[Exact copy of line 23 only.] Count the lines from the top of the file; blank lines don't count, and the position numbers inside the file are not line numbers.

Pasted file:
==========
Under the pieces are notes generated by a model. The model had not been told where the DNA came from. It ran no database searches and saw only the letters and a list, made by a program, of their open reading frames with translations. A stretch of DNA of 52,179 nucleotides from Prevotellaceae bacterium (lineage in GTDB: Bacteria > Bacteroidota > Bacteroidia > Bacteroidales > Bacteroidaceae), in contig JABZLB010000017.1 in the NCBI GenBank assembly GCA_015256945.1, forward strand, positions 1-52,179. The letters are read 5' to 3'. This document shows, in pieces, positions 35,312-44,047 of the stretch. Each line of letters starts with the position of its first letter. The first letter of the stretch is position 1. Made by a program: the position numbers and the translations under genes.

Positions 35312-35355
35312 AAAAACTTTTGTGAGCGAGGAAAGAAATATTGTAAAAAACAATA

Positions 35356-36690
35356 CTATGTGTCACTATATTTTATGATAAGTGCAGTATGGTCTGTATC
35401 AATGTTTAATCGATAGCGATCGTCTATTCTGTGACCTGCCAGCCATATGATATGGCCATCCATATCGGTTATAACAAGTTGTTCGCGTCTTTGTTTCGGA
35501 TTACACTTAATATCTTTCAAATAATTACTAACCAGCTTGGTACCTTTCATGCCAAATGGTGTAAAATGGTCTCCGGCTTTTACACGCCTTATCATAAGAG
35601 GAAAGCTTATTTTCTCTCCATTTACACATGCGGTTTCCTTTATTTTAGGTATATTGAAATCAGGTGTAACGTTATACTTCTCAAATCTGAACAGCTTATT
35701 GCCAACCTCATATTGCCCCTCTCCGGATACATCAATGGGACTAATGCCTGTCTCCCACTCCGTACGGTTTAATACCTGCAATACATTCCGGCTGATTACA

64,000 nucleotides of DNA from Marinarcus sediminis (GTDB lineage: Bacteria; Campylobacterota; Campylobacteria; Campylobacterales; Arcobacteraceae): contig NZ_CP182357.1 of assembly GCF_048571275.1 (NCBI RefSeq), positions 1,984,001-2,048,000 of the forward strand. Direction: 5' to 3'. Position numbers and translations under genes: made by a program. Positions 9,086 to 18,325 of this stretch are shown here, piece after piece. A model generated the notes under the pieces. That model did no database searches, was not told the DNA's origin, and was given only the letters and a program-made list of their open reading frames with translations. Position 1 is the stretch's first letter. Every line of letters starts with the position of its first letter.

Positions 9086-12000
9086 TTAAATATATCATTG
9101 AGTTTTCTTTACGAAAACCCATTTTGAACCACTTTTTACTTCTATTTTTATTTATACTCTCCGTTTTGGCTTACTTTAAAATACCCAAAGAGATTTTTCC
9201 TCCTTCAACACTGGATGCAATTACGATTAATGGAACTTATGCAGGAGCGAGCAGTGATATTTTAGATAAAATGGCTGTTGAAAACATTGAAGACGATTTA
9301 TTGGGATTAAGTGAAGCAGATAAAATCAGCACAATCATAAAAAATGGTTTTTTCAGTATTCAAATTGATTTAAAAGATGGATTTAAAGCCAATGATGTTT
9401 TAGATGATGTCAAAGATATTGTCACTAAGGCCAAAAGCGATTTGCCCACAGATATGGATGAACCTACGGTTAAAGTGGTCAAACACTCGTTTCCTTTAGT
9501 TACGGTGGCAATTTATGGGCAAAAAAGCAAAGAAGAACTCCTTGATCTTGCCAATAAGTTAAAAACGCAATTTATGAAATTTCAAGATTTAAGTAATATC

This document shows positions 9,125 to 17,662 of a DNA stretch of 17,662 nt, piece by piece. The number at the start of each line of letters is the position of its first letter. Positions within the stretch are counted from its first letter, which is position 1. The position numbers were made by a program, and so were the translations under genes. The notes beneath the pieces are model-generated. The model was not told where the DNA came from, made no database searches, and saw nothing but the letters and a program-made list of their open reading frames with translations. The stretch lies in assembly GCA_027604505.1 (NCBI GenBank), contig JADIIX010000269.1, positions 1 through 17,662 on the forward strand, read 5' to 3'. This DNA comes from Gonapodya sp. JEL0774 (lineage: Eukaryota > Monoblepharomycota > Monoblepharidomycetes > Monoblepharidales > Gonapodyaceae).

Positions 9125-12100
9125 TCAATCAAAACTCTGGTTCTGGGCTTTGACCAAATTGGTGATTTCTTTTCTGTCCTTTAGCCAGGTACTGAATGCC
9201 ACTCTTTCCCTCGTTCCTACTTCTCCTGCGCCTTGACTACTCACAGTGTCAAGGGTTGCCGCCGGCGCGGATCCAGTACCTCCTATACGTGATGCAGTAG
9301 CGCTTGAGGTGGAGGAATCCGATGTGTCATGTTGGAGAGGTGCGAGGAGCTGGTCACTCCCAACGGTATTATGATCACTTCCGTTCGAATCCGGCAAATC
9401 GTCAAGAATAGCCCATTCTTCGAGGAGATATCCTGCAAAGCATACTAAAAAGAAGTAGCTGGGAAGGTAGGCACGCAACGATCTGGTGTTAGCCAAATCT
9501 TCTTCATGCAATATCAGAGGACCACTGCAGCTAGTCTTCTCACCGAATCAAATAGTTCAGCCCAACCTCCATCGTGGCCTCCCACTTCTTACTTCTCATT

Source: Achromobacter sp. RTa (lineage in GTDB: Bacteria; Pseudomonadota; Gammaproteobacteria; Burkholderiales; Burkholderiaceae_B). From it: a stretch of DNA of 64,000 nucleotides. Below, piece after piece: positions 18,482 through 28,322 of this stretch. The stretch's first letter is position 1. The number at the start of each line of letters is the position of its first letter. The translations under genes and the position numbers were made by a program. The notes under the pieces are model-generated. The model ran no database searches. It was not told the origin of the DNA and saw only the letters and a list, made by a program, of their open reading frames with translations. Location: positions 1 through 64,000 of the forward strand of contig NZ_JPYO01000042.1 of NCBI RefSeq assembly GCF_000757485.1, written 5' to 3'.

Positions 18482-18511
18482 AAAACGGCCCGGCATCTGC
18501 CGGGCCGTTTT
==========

9401 GTCAAGAATAGCCCATTCTTCGAGGAGATATCCTGCAAAGCATACTAAAAAGAAGTAGCTGGGAAGGTAGGCACGCAACGATCTGGTGTTAGCCAAATCT